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00000181-fa79-da89-a38d-fb7f2b910000KUOW is joining forces with other Seattle media outlets to highlight the homeless crisis in the city and region on Wednesday, June 29, 2017.The effort was modeled after a collaboration by more than 70 San Francisco outlets to focus a day of news attention on the issue and possible solutions.Read more about the Seattle project and check out our coverage below. Follow the city's coverage by using #SeaHomeless.HighlightsThe Jungle: an ongoing coverage project going into the notorious homeless encampment under Interstate 5.Ask Seattle's Homeless Community: KUOW is launching a Facebook group where anyone may ask a question about homelessness, but only people who have experienced it may answer. This was inspired by a recent event KUOW co-presented with Seattle Public Library and Real Change, where residents of the Jungle answered audience questions. No End In Sight: an award-winning investigative project from KUOW about King County's 10-year plan to end homelessness.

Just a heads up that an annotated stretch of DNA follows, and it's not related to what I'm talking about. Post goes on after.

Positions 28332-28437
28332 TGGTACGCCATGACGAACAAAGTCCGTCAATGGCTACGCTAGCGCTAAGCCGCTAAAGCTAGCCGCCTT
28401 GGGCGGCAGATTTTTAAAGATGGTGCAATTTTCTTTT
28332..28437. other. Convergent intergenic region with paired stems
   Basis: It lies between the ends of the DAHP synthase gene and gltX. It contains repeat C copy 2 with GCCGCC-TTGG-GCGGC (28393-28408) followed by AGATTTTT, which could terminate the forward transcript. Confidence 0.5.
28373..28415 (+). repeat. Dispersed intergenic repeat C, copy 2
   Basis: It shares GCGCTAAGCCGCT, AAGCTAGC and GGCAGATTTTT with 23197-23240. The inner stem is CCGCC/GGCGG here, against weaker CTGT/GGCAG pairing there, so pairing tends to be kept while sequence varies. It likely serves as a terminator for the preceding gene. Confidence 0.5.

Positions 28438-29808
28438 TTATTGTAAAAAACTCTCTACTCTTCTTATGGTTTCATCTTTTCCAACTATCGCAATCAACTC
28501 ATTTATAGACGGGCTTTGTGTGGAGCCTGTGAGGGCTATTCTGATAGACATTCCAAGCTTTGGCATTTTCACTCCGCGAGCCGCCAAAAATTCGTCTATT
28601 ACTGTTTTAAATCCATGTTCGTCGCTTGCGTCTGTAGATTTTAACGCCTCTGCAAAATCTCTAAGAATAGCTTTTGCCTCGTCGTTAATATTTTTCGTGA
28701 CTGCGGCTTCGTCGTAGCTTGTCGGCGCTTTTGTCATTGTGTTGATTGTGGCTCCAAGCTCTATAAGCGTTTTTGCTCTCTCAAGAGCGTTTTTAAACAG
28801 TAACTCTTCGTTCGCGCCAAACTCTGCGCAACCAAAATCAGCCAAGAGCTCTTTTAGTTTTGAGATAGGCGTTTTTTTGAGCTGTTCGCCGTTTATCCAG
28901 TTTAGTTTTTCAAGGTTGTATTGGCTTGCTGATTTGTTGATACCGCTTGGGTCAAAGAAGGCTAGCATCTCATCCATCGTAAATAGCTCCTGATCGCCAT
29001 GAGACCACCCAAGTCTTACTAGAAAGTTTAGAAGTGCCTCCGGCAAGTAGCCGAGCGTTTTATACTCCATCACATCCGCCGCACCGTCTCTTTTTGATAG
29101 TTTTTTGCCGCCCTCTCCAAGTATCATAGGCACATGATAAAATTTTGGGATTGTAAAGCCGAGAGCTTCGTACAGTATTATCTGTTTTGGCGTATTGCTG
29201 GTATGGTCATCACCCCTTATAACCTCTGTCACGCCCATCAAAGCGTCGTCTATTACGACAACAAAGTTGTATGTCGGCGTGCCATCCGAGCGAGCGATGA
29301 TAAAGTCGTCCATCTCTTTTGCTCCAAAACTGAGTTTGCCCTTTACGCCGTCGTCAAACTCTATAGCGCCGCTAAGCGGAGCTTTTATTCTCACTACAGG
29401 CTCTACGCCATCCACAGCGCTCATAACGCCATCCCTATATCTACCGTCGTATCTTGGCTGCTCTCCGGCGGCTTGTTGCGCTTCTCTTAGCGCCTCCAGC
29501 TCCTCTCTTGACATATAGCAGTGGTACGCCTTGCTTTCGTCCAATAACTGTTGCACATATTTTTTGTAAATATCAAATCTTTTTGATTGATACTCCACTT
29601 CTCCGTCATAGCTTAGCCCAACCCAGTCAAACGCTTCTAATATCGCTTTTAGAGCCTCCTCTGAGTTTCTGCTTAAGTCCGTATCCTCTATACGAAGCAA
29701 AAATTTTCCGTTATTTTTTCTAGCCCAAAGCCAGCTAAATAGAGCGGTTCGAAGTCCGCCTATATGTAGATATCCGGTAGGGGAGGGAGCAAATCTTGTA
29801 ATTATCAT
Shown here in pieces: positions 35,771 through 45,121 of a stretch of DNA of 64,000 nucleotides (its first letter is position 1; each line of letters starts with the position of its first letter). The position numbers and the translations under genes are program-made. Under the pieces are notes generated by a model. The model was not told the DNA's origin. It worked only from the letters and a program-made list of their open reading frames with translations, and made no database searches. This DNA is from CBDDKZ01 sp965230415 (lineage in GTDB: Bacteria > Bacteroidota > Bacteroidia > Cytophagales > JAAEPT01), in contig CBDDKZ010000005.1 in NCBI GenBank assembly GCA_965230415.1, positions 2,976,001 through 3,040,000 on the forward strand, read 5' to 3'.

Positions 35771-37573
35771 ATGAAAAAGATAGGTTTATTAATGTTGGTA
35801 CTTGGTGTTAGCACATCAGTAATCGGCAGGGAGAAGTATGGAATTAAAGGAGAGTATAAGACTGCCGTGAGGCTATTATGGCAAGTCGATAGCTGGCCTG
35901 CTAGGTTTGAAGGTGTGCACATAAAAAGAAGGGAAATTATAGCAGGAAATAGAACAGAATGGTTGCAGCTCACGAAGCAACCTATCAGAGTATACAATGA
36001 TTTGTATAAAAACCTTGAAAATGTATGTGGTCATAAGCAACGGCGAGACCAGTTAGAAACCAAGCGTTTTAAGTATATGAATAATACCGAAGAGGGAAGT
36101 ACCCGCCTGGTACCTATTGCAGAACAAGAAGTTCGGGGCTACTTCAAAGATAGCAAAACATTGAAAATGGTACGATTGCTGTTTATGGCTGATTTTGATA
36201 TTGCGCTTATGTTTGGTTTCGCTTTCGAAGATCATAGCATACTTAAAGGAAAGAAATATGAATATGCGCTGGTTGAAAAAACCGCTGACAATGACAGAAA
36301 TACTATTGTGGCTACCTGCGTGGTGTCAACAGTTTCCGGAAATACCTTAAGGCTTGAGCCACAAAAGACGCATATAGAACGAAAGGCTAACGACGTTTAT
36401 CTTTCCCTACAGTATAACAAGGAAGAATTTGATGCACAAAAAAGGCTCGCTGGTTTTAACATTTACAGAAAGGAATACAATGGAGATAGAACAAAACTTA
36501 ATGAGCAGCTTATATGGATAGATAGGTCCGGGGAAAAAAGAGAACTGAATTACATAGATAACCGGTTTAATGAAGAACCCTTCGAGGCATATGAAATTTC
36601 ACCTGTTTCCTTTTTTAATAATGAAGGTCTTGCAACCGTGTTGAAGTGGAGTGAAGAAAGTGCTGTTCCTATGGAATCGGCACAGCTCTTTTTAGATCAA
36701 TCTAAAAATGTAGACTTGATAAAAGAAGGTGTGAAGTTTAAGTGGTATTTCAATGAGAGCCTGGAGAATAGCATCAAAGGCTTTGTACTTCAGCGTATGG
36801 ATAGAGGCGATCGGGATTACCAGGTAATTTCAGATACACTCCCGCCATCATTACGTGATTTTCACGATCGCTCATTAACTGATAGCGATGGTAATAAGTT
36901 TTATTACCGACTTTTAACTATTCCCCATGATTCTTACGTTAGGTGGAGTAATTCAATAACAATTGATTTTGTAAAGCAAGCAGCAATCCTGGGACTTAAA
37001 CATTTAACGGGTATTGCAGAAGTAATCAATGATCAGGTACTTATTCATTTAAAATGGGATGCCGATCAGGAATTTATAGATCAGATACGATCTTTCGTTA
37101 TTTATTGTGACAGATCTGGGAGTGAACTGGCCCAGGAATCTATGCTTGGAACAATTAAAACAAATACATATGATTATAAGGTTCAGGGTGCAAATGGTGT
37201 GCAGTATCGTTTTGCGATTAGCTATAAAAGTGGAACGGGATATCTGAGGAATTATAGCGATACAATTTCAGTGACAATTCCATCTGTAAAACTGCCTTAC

More night buses so homeless have a place to sleep

Downtown Seattle on a stormy night.
Flickr Photo/Oran Viriyincy CC BY-SA 2.0

You have to get creative if you want to take a bus in Seattle late at night. Only 20 bus routes in King County run between 2 a.m. and 4 a.m. 

A new King County Metro plan would expand those bus options. According to Metro, it's not just late-night workers or bar-goers who benefit. So do homeless people.

David Vanderzee is the lead planner on late-night service at Metro.

Vanderzee: "Seattle and King County is rapidly growing and experiencing unprecedented growth and becoming more of a 24-hour region, so that really has motivated us to propose these changes."

Daytime routes that serve the University District, Shoreline, Burien, West Seattle and downtown would start running overnight. Those overlap the existing Night Owl routes, so the Night Owl would go away.

Nighttime RapidRide lines would run more frequently. In addition, Metro wants to run a bus from downtown Seattle to SeaTac Airport after 1 a.m.

Alison Eisinger welcomes the changes. She directs the Seattle/King County Coalition on Homelessness and says dozens of people use buses at night as a safe place to sleep.

Eisinger: "While no one would set out to say that we should have busses serving as de facto shelter for people who are homeless, that is the reality. So we really appreciate that Metro has taken into account the full range of ridership."

The Metro proposal is open to public comment all month. If the County Council approves it, the bus routes would change next September.